But, the problem comes up to the recognition of the rights of the transgenders along with male and female. The reason is the non-acceptance of transgenders by the society from time immemorial. Our society has not accepted the transgenders as what they are i.e. they were not treated equally in terms of rights in the society as available to male and females. Therefore, this inequality is against the fundamental right to equality guaranteed to all person under article 14 in India[iii]. Henceforth, the need for the recognition of the rights of transgenders was felt which lead to recognition of transgender as the third gender in the society. The Supreme Court in the case of National Legal Services Authority (NALSA) v. Union of India[iv] held that it is a right of a person to have the gender of his/her choice and transgenders are to be treated as “third gender” for the purposes of safeguarding and enforcing appropriately their rights guaranteed under the Constitution. This case, therefore, recognised “right to choice” of an individual under Article 21 which guarantees right to life and personal liberty of an individual.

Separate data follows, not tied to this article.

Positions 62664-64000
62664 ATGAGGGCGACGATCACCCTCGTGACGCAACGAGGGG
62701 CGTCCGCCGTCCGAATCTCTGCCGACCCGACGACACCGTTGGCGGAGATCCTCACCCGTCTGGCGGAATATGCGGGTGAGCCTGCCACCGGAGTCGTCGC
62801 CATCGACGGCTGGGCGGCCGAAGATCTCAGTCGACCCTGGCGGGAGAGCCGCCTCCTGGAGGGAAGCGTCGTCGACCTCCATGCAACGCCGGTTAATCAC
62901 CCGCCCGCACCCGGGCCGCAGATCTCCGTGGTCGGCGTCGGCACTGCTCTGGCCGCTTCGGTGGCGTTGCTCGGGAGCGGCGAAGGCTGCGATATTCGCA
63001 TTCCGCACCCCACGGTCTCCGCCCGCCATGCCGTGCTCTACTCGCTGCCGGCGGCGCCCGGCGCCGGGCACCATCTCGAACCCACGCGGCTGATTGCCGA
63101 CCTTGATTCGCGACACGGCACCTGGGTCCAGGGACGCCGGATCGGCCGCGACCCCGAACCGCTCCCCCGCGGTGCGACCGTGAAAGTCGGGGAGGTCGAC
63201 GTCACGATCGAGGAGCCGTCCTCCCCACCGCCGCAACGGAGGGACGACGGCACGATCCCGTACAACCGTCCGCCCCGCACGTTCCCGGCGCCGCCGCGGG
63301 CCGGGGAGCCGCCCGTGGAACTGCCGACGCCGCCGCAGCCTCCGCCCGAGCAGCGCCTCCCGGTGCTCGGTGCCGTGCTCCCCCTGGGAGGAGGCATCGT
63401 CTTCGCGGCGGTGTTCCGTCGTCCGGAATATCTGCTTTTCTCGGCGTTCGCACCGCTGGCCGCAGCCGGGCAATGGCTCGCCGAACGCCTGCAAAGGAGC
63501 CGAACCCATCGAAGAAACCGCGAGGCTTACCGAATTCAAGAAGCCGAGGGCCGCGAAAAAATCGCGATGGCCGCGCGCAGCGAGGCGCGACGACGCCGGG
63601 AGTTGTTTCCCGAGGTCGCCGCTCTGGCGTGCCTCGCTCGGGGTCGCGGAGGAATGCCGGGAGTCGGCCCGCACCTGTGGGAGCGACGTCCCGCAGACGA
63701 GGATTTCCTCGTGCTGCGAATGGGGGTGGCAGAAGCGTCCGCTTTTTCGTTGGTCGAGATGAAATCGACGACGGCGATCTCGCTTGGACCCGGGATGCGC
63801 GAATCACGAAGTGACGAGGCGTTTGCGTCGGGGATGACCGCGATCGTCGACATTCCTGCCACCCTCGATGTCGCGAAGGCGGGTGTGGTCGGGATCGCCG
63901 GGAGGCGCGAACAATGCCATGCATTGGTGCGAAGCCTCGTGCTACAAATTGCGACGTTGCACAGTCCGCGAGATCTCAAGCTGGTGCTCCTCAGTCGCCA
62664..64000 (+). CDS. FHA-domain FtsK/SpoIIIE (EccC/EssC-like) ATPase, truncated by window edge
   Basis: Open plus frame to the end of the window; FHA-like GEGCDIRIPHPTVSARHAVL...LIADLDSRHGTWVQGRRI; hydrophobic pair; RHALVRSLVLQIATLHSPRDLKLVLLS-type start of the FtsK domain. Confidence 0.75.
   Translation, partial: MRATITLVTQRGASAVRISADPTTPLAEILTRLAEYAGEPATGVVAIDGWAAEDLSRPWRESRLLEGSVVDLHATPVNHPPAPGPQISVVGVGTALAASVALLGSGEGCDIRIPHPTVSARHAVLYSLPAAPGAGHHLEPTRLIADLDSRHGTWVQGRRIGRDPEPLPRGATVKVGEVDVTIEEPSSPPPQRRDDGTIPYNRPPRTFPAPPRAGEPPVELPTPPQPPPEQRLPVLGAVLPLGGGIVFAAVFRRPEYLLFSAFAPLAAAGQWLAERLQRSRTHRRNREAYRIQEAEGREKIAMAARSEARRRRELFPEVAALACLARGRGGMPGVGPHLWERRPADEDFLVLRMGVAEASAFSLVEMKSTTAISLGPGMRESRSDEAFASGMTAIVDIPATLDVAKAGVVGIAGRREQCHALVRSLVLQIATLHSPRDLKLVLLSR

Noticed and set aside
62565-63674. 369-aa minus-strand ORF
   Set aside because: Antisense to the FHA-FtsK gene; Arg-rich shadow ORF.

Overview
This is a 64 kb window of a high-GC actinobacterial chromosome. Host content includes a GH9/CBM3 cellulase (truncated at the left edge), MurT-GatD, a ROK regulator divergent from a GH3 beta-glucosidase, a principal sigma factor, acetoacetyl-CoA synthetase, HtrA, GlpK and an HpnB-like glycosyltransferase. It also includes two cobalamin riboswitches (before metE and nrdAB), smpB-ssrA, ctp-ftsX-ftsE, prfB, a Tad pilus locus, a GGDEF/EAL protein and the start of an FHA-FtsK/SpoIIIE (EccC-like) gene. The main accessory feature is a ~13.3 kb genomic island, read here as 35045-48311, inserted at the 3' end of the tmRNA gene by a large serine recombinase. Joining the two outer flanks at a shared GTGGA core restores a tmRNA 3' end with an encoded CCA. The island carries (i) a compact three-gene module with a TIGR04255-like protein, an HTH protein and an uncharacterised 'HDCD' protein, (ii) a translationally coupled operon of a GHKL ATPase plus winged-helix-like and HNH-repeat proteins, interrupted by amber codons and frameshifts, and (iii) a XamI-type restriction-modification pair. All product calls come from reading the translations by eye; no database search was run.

Further, the Supreme Court in 2017 in the case of  K.S. Puttaswamy (Retd.) and Anr v. Union of India[v] expanded the horizons of Article 21 to include “right to privacy” to the pedestal of a fundamental right and privacy is intrinsic to liberty and freedom guaranteed under the Constitution of India. Thus, it was like putting a nail in the coffin of Section 377 of Indian Penal Code, 1860 (IPC).

Moreover, the Supreme Court in 2018 in its decisions in Shafin Jahan v. Asokan K.M[vi]and Shakti Vahini v. Union of India[vii] also paved the way for “right to choose” i.e. the right of every adult to choose a life partner of his/her choice is a facet of individual liberty.